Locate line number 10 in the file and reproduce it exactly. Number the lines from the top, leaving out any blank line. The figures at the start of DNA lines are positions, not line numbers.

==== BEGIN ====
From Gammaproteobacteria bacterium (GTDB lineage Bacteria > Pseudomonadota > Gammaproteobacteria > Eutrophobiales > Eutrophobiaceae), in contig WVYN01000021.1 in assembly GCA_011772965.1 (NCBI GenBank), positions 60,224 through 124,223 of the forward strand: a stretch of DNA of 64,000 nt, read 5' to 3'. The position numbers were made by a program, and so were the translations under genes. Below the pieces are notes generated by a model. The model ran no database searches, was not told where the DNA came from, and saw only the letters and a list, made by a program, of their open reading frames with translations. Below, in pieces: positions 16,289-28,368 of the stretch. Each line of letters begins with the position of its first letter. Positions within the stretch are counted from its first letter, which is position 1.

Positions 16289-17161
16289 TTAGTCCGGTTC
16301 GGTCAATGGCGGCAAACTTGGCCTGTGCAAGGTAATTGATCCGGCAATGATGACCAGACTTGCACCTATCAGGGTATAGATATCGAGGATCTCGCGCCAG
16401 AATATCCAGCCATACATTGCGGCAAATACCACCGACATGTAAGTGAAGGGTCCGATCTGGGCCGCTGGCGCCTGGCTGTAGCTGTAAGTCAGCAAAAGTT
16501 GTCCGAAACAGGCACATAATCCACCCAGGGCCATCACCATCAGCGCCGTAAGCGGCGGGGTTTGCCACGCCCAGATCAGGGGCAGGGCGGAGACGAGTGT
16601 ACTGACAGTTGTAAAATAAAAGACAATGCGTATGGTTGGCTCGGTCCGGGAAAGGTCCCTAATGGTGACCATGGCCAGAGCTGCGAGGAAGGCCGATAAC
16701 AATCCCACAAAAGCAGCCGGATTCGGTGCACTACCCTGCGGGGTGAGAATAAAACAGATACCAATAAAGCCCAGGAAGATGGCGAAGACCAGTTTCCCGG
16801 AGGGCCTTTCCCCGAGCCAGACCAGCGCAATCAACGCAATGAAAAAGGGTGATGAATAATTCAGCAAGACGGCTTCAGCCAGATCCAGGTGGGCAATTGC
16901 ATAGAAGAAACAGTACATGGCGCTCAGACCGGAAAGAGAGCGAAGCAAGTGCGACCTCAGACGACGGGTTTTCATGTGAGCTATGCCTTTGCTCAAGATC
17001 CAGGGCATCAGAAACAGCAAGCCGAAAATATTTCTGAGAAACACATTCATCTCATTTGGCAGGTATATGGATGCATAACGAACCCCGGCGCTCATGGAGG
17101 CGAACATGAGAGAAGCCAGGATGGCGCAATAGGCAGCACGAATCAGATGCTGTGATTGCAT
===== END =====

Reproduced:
16901 ATAGAAGAAACAGTACATGGCGCTCAGACCGGAAAGAGAGCGAAGCAAGTGCGACCTCAGACGACGGGTTTTCATGTGAGCTATGCCTTTGCTCAAGATC